Half-Elf Perfume Oil $6.25$25.00

Half-Elf Perfume Oil


White sandalwood, beeswax, white tea leaf, oud, and a hint of sophisticated urban musk.


In gaming terms, choosing your character’s race means you will select which sentient species you would like to belong to.

RPG Series

Illustrations by the inimitable Julie Dillon.

Presented in an amber apothecary vial

“You all meet at an inn…”

Pen and paper role-playing games have been a tremendous influence in my life since my formative years. My parents bought me the magenta D&D boxed set back in 1982, along with the Player’s Handbook, Dungeon Master’s Guide, and Monster Manual. My lifelong passion for fantasy, science fiction, war games, and mythology was well-channeled through RPGs, and I credit playing D&D with helping me sustain my imagination and sense of wonder through adulthood.

I played with one particular group through the bulk of my late teens and early 20s, and this series — along with the atmosphere tools that Black Phoenix Trading Post has introduced — was inspired, specifically, by the time that we spent campaigning together. Our group was somewhat prop-driven in our gaming: we felt that setting a mood was conducive to our style of gameplay. Little things like changes in lighting, minor sound effects, and music made a world of difference, and we found that utilizing miniatures, model railroad scenery, and other tools in order to physically illustrate strategies and provide visual cues was tremendously useful. How much more immersive would it have been if we’d been able to smell the crypt we were crawling through? Or the stench of steel and blood that permeates a warrior’s cloak? What do the wizard’s spell components smell like? What does winter in the desert smell like? Or spring in a druid’s sanctuary?

Pen and paper role playing games are, to me, dynamic stories that are propelled by the active participation of many individuals. You can’t have a strong storyline without creating characters of some depth. When you create a character, you generally have their personalities, priorities, and history in mind, along with a clear vision of what your character looks and sounds like. But how does she smell? What does the world around her smell like?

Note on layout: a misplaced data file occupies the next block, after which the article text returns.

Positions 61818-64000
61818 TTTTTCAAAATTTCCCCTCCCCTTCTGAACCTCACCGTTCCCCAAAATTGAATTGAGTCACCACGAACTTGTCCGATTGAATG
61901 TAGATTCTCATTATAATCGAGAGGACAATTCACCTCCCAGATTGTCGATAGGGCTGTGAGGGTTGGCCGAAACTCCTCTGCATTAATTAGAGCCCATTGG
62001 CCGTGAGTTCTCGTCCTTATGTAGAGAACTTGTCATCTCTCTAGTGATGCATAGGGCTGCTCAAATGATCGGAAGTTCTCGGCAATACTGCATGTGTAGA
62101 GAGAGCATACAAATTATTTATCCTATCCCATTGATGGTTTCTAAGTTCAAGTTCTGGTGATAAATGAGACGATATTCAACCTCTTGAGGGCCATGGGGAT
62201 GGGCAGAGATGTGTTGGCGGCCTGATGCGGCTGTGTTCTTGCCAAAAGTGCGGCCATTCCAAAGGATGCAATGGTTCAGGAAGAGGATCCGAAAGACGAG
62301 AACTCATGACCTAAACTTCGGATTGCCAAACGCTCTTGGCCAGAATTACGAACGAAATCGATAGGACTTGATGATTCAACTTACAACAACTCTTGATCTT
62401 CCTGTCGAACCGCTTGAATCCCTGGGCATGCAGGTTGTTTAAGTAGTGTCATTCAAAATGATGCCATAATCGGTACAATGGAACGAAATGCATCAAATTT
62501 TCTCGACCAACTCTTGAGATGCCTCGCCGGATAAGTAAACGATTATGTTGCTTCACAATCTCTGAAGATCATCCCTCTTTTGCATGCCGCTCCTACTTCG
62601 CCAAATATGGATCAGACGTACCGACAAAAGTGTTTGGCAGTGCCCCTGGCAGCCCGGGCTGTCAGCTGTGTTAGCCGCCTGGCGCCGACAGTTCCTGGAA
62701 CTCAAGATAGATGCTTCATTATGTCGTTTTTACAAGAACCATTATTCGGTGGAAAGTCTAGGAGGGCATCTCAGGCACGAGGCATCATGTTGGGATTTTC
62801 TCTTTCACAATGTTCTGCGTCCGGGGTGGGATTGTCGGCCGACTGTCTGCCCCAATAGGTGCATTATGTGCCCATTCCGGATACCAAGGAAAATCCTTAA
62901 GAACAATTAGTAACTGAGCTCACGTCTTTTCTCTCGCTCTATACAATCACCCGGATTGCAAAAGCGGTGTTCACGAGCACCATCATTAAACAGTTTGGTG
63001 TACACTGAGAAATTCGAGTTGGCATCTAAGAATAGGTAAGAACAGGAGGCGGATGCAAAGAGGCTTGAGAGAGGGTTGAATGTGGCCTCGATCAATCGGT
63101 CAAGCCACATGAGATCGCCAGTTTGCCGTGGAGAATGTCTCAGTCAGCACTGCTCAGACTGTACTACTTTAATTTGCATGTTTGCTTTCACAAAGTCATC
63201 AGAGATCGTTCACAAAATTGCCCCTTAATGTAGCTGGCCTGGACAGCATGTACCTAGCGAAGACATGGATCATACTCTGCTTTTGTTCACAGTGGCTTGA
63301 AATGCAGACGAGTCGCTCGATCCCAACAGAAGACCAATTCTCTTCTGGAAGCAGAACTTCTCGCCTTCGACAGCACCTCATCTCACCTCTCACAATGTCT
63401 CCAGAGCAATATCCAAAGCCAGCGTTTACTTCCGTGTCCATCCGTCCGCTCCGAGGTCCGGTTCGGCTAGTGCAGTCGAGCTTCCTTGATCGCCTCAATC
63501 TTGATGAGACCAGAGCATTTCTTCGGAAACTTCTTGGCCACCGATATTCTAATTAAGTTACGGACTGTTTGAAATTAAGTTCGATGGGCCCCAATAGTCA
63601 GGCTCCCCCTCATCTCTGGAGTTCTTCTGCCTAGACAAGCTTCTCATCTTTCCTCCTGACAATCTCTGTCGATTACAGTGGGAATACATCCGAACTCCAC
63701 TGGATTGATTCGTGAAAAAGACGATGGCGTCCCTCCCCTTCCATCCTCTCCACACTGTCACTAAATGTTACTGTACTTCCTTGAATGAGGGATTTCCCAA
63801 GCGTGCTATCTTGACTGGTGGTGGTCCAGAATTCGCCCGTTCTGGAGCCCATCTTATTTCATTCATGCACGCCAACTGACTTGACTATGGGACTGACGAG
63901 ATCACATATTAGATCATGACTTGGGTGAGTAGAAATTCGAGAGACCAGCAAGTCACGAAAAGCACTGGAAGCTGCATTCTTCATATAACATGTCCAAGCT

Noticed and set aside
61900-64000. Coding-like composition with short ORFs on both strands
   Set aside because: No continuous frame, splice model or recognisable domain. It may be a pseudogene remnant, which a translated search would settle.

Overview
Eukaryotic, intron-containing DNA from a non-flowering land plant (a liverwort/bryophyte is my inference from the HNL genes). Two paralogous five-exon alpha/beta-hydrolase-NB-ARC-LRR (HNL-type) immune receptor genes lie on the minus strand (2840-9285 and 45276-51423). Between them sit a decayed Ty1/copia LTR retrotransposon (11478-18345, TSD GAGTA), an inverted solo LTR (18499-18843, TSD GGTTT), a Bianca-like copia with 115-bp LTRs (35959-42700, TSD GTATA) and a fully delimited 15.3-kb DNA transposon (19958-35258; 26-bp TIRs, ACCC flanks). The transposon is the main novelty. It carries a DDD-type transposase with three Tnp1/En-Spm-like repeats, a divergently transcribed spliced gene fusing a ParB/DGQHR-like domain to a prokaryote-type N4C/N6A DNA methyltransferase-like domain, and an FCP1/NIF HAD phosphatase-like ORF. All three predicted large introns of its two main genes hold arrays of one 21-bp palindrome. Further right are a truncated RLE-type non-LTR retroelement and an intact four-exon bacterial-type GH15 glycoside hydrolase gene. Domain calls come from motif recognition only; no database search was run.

In most pen and paper fantasy RPGs, three of the primary attributes that you must choose for your character are race, class, and alignment. Black Phoenix Alchemy Lab’s RPG scent series was designed to emulate the character creation process, and are meant to be layered in order to create a character concept. In short: you layer your class, race, and the two fragrances that compose your alignment to construct your character scent. RPGs in all their myriad forms — CRPGs, MMOs, and old school pen and paper — have brought me immeasurable joy. This is my homage. This series is dedicated to my first DMs — my parents — for laughing off the nutter-perpetuated AD&D Satan Scare of the 80’s. Thanks for taking the time to play with your little girl. I miss you, and I love you.


  1. MFilbeck

    This is a very woodsy scent, and not very sweet. I really love to pair it with some of the others RPG scents that are a bit *too* sweet, like Rogue or Bard. I find it gives them. Lovely balance. Overall, I find it to be a complex and interesting fragrance.

  2. [email protected]

    I recently received an imp of this. These RPG scents are morphers – on me this one goes on at first smelling like motor oil (?!) but eventually morphs into a light and unusual blend. Strange enough to keep the imp and blend with the other members of the RPG series to see what combinations arise.

  3. Bimini

    In the bottle, it has a strong, not very pleasant scent, but it quickly improves once on the skin.

    Wet on the skin, the resinous oudh predominates a bit much.

    On the dry-down, the beeswax and tea leaf come forward beautifully, and I can detect the subtle musk underneath. The oudh and the sandalwood create a good framework for the other scents. I really like this stage of the blend. I’d associate more with a simple cottage setting than an urban one.

    Unfortunately, it doesn’t have much throw for long on me. Eventually, all that is left is a light sandalwood note. I won’t make a habit of wearing this one, but it is still a great gender-neutral blend.

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